Role Of Left Atrial Morphology And In-silico Haemodynamics In Thrombus Formation

  • Mill, Jordi (Universitat Pompeu Fabra)
  • Albors, Carlos (Universitat Pompeu Fabra)
  • Saiz, Marta (Universitat Pompeu Fabra)
  • Olivares, Andy Luis (Universitat Pompeu Fabra)
  • Camara, Oscar (Universitat Pompeu Fabra)

Please login to view abstract download link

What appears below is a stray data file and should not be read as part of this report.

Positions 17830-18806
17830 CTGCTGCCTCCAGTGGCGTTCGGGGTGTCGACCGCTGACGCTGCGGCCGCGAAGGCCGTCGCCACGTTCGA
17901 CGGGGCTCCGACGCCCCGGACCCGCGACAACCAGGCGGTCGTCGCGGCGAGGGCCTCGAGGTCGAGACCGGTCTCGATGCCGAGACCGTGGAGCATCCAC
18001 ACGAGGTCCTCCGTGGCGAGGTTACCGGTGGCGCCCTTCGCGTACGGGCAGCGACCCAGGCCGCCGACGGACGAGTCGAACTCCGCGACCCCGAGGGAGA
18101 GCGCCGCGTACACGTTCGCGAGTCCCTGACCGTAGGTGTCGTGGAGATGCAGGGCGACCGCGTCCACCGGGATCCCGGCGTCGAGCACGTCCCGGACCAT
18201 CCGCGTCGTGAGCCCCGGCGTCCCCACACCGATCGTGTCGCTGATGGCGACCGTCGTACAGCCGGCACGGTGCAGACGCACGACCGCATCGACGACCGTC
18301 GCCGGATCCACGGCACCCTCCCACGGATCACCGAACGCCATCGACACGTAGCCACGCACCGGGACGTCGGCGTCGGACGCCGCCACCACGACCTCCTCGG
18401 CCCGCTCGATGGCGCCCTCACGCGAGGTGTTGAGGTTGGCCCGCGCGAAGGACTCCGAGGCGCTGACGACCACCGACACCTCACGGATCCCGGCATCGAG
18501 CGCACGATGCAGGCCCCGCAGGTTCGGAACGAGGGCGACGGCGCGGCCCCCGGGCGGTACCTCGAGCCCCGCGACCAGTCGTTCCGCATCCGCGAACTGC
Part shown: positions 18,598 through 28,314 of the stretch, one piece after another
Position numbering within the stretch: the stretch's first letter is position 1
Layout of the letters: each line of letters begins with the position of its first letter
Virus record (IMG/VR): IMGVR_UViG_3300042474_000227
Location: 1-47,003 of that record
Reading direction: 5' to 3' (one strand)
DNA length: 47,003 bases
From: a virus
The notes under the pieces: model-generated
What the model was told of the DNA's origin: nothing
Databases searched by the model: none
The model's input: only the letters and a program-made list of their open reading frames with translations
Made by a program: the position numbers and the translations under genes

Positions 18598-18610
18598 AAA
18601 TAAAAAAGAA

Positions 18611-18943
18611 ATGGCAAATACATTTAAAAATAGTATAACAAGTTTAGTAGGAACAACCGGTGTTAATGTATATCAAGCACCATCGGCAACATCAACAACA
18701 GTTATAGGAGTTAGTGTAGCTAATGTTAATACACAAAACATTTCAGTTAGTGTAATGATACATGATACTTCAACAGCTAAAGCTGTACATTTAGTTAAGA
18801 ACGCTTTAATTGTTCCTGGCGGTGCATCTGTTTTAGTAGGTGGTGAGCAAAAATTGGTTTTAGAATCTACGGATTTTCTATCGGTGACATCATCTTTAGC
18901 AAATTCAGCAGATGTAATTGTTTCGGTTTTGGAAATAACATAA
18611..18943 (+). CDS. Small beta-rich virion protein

Atrial fibrillation (AF) is the most common of the arrythmias and being an important factor for stroke. The lack of rhythmicity favours flow stagnation in a cavity found in the left atrium (LA) between the left superior pulmonary vein and the mitral valve, named left atrial appendage (LAA). In fact, 99% of the thrombi in non-valvular AF patients are found in within this cavity. Studies suggest that abnormal LAA haemodynamics and the subsequently stagnated flow are the factors triggering clot formation in AF patients. However, the relation between LAA morphology, the blood pattern and the triggering is not fully understood. Moreover, the impact of structures such as the pulmonary veins (PVs) on LA haemodynamics has not been thoroughly studied due to the difficulties of acquiring appropriate data. Current imaging techniques (e.g., 4D Flow magnetic resonance imaging) are promising but they cannot reach the required resolution to capture local flow at low velocities, which are key factors in thrombus formation process as the Virchow’s triad states [1] in patients who suffer from atrial fibrillation (AF). On the other hand, in-silico studies and simulations allow a thorough analysis of haemodynamics, analysing the 4D nature of blood ow patterns under different boundary conditions [2]. However, the reduced number of cases reported on the literature of these studies has been a limitation. The main goal of this work was to study the influence of PVs on LA and LAA haemodynamics. Computational fluid dynamics simulations were run on 131 patients, the largest cohort so far in the literature, where different parameters were individually studied: pulmonary veins orientation and configuration; LAA and LA volumes and its ratio; and flow patterns. Our computational and machine learning joint analysis showed how the cases with the highest risk of thrombus formation was characterised by high values of LAA height, tortuosity and ostium perimeter, as well as total number of flow particles in the LAA and low angle between the LAA and the left superior pulmonary vein, proving the usefulness nique to extract knowledge from the data, and early identify AF patients at higher risk of thrombus formation.